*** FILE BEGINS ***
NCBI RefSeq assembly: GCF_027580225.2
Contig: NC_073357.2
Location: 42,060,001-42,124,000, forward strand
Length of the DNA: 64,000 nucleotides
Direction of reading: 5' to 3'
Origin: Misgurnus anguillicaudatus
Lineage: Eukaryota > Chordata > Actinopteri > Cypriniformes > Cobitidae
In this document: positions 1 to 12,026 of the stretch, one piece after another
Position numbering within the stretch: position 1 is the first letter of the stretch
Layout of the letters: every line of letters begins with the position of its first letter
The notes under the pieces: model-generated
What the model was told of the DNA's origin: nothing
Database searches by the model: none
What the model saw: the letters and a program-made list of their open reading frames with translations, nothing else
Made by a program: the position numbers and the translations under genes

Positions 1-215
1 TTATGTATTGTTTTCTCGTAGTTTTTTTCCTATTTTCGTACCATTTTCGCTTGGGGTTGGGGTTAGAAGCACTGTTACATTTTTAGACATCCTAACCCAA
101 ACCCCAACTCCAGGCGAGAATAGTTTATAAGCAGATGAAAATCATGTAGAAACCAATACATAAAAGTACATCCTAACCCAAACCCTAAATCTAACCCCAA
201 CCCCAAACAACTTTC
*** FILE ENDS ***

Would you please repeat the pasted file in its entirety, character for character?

NCBI RefSeq assembly: GCF_027580225.2
Contig: NC_073357.2
Location: 42,060,001-42,124,000, forward strand
Length of the DNA: 64,000 nucleotides
Direction of reading: 5' to 3'
Origin: Misgurnus anguillicaudatus
Lineage: Eukaryota > Chordata > Actinopteri > Cypriniformes > Cobitidae
In this document: positions 1 to 12,026 of the stretch, one piece after another
Position numbering within the stretch: position 1 is the first letter of the stretch
Layout of the letters: every line of letters begins with the position of its first letter
The notes under the pieces: model-generated
What the model was told of the DNA's origin: nothing
Database searches by the model: none
What the model saw: the letters and a program-made list of their open reading frames with translations, nothing else
Made by a program: the position numbers and the translations under genes

Positions 1-215
1 TTATGTATTGTTTTCTCGTAGTTTTTTTCCTATTTTCGTACCATTTTCGCTTGGGGTTGGGGTTAGAAGCACTGTTACATTTTTAGACATCCTAACCCAA
101 ACCCCAACTCCAGGCGAGAATAGTTTATAAGCAGATGAAAATCATGTAGAAACCAATACATAAAAGTACATCCTAACCCAAACCCTAAATCTAACCCCAA
201 CCCCAAACAACTTTC